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19 Feb 2015

If you've had a few problems paying the bills lately, you are not alone. Tens of millions of Americans have blemishes on their credit reports that are serious enough to prevent them from obtaining credit cards and loans. It's easy to feel helpless during these times, but you can take some positive steps right away to repair the damage.


Even if your credit is satisfactory, but you would like to improve it, it is worth reading this article. The better your credit, the less you will pay in interest and typically insurance rates as well.

Before you can improve your credit, you must first know where it stands at this moment. It is possible to obtain free credit reports once each year, but you might have to pay to see your FICO score. Be sure you use a reputable service to get current credit reports from the major credit reporting agencies – Equifax, Experian and Trans Union.

Here are some quick tips for speedy credit repair:

Establish credit

One reason for a low credit score may be a lack of credit history, and don't fall for the myth that you must carry a balance in order to get good scores. Using a credit card or two and paying it off every month is the best way to establish a credit score. If a regular credit card is denied due to "lack of credit history," consider getting a secured card. This is where the bank gives you a credit limit that is equal to a deposit you make in advance.

Get an installment loan

Your credit score will improve fastest if you can show your level of responsibility with both major types of credit – revolving (credit cards) and installment (personal, auto, student and mortgage loans.) If you don't have one already, consider adding a small personal loan that can be paid off over time. Small community banks and credit unions are the best place to start, and look for loans that report to all three credit bureaus.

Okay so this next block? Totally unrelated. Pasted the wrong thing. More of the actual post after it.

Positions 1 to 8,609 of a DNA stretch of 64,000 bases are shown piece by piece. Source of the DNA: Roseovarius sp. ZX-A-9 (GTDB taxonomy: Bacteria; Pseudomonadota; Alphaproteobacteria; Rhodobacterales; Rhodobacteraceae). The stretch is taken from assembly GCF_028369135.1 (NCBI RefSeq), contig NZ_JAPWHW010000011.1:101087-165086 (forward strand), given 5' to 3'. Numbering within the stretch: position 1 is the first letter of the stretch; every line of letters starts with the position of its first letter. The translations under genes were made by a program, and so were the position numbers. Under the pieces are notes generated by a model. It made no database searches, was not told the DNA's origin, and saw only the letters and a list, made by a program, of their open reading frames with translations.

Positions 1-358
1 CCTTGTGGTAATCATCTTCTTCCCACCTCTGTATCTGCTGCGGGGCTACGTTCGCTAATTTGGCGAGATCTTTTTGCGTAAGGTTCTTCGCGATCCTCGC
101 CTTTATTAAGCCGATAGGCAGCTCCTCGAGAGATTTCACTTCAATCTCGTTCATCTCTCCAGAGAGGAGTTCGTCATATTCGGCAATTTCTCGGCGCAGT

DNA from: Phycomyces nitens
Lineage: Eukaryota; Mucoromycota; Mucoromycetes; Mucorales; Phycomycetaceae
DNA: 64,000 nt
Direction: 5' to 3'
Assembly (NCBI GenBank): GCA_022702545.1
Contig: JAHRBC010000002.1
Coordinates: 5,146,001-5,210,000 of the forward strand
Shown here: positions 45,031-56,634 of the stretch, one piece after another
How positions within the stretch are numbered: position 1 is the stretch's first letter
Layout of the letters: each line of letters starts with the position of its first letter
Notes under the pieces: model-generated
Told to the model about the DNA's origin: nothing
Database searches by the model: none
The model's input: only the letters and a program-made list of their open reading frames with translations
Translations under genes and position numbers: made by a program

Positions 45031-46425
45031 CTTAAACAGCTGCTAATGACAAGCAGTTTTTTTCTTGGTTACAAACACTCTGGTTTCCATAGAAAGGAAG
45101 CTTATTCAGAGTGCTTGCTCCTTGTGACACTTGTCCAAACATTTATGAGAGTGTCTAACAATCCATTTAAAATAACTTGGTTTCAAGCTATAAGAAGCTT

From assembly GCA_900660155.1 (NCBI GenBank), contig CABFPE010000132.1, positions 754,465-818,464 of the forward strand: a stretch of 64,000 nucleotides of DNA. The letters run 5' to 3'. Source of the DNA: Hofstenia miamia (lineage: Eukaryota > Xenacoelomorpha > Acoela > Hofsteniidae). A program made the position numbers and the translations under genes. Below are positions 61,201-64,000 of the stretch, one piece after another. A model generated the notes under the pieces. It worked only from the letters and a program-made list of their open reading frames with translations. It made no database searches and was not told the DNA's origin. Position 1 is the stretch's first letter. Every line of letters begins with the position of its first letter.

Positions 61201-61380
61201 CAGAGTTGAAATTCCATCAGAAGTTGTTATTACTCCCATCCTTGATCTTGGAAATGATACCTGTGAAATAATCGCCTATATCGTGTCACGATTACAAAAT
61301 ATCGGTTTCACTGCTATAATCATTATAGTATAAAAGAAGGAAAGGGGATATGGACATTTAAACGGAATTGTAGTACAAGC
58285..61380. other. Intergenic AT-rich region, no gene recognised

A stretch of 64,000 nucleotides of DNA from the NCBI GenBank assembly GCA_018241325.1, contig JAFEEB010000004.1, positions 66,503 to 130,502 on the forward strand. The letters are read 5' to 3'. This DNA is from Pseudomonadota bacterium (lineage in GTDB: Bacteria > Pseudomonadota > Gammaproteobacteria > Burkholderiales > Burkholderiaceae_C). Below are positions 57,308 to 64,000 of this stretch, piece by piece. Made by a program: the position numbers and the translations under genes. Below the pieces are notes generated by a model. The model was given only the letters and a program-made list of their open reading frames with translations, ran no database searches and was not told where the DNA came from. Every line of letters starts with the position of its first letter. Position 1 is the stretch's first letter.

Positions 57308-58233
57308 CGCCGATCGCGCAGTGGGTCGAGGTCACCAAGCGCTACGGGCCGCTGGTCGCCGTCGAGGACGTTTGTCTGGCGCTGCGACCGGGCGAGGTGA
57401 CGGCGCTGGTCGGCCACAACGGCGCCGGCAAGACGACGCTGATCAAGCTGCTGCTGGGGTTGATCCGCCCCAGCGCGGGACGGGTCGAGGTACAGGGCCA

Pay down your debt

Making that final payment on your auto, student or mortgage loan is a great way to boost your credit score, but not nearly as much as paying down – or paying off – revolving debt such as credit cards.

Ideally, a lender wants to see a big gap between the amount of credit you are using and your available credit limits, so if you've been paying your bills on time it may be wise to ask for an increase in your credit limits. Debt experts recommend that you pay down the cards that are closest to their limits first, even before the highest-rate card.

Use credit cards lightly

Any time you rack up a big balance on a credit card, it can hurt your scores. This is because the balances reported on your last statements are used to calculate credit scores, and this is what is typically reported to the credit bureaus. A good idea is to limit your charges to 30 percent or less of the card's limit; with 10 percent being even better. If you regularly use up more than half your limit on a single card, consider using several cards to ease the load, or making a payment before the statement closing date.

Check your credit limits

Your scores might be artificially depressed if your lender is showing a lower limit than you actually have. Most credit card issuers will quickly update this information if you ask. If your credit card issuer makes it a policy not to report consumers' limits, the bureaus may use your highest balance as a proxy for your credit limit.